A tree 10-20 m tall in cultivation with branches usually in whorls. True leaves flat, thin and recurved, 1-2 cm long. Phylloclades (modified stems) on main stem solitary, thick, leathery and fan-shaped to more or less diamond-shaped with toothed margins; elsewhere in whorls with the pinnate 'leaves' up to 30 cm long, each of 9-17 'leaflets', the terminal one largest. Plants unisexual. Male cones mostly 1-2 cm long in clusters of 10 or so. Female cones c. 1 cm long on the lower parts of the shoots; the seed-bearing scale becomes pink and fleshy and the seed covered by a white outgrowth from its stalk. Seeds 10-20 per cone.
Occurs naturally in wet sclerophyll woodland and rainforest to altitude 900 m. Specimens are believed to grow for up to 800 years.
Timber used for its durability, low shrinkage and fine grain.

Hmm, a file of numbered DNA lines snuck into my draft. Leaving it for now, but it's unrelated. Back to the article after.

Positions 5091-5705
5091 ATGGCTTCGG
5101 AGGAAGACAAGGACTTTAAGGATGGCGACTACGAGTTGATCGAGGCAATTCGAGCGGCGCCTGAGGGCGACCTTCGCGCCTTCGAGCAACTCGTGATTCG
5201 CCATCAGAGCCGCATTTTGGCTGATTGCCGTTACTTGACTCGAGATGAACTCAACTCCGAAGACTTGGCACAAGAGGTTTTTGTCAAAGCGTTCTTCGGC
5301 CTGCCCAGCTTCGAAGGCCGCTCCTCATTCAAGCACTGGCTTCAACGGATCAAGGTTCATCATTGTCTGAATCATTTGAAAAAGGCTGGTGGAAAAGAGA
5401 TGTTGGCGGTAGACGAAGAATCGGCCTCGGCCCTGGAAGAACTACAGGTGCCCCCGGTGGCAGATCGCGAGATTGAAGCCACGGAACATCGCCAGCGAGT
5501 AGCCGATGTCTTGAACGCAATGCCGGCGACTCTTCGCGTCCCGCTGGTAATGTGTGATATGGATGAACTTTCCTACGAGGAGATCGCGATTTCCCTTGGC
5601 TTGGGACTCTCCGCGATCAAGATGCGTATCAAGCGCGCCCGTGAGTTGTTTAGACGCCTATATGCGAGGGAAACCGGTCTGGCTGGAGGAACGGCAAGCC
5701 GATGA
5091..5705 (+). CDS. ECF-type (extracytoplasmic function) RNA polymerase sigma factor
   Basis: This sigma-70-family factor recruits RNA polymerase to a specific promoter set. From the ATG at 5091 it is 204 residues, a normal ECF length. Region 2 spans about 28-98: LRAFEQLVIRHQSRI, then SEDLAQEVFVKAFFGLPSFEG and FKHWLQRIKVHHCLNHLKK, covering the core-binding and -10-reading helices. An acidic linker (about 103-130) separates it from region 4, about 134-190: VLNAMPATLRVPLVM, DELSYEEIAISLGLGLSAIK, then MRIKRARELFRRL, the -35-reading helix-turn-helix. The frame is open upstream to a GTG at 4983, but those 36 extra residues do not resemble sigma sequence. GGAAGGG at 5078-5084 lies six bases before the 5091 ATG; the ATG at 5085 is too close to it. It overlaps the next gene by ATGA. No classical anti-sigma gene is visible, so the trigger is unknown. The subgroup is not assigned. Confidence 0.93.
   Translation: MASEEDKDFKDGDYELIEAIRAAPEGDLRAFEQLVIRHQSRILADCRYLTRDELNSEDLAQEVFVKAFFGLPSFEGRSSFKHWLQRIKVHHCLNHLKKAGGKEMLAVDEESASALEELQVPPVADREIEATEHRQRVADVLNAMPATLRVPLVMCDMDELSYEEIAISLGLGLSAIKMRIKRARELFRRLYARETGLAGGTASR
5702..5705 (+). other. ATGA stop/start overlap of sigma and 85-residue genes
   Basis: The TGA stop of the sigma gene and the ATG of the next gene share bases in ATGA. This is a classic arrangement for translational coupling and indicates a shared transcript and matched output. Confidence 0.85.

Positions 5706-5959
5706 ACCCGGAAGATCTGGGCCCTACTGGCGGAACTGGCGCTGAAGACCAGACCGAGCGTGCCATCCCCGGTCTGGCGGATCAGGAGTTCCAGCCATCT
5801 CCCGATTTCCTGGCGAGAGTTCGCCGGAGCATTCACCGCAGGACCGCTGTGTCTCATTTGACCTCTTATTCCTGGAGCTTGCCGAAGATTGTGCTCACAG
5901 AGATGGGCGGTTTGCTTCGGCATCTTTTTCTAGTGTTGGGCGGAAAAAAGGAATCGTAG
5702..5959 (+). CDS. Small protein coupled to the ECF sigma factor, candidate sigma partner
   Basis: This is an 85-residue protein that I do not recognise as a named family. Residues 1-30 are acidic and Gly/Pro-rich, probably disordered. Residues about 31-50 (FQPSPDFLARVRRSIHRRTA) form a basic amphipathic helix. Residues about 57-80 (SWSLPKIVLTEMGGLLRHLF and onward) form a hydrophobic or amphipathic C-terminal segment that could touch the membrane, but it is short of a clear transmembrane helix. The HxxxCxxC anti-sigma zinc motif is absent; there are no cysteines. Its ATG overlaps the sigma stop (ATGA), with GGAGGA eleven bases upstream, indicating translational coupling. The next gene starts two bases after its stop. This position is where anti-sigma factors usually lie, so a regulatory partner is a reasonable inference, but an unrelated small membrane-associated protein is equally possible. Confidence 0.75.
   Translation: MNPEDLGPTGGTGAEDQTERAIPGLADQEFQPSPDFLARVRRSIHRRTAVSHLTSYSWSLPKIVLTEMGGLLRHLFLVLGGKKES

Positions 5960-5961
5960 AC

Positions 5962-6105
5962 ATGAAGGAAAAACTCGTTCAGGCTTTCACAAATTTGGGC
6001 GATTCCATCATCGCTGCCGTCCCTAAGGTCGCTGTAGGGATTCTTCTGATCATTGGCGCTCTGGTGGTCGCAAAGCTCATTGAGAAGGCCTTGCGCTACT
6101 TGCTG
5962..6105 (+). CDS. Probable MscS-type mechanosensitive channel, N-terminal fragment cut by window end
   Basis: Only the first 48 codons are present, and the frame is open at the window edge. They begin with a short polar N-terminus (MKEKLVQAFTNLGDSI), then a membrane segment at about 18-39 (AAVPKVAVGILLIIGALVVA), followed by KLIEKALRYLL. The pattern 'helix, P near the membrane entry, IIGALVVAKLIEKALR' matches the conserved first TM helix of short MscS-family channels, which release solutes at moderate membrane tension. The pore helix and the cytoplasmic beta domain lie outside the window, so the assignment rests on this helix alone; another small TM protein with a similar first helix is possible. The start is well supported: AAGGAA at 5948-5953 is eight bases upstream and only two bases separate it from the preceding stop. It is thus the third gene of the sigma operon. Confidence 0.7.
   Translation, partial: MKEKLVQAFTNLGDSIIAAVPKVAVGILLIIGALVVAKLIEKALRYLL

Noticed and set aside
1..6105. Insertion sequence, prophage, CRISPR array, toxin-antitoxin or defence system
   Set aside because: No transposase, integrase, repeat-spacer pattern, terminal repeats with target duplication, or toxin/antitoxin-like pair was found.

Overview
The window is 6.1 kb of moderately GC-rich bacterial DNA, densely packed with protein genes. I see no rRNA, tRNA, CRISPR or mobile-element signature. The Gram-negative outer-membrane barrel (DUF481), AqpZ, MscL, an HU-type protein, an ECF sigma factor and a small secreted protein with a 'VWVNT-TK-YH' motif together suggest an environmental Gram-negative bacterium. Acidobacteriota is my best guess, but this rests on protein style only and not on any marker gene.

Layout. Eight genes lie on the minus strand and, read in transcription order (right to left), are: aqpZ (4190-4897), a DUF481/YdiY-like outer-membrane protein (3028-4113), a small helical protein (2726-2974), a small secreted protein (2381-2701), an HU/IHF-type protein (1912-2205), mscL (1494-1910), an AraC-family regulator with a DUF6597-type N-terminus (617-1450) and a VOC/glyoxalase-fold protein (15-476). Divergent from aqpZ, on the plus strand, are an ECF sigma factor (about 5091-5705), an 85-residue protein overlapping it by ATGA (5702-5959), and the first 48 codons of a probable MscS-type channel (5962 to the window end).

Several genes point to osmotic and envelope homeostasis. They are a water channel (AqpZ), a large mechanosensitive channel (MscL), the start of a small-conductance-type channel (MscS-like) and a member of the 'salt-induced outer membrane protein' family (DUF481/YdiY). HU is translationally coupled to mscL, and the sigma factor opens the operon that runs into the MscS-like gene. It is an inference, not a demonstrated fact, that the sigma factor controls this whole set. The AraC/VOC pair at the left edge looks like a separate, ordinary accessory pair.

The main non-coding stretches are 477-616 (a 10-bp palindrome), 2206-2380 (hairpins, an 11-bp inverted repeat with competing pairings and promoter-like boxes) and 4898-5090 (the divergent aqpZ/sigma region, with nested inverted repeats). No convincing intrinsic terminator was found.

VIC: Melbourne University (Botany Department Systems Garden). ACT: Australian National Bot. Gds. TAS: Fine specimens of naturally growing trees at Ringarooma (Mt Victoria Reserve Rd c. 770 years old and 19 m tall in 1992, also at Portland's Masher Hill, c. 500 years old and 25 m tall in 1991).
var. alpinus (Hook. f.) H. Keng, Mountain Toatoa, found mainly in mountain forest and scrub of the North and South Islands of New Zealand, is occasionally offered in the nursery trade both as a species and the cultivar 'Silver Blades'; it has triangular scale leaves 1 mm long unlike the longer, pointed scale leaves of var. aspleniifolius.
Source: (1995). Podocarpaceae. In: . Horticultural Flora of South-eastern Australia. Volume 1, Ferns, conifers & their allies. The identification of garden and cultivated plants. University of New South Wales Press. (as Phyllocladus aspleniifolius var. aspleniifolius)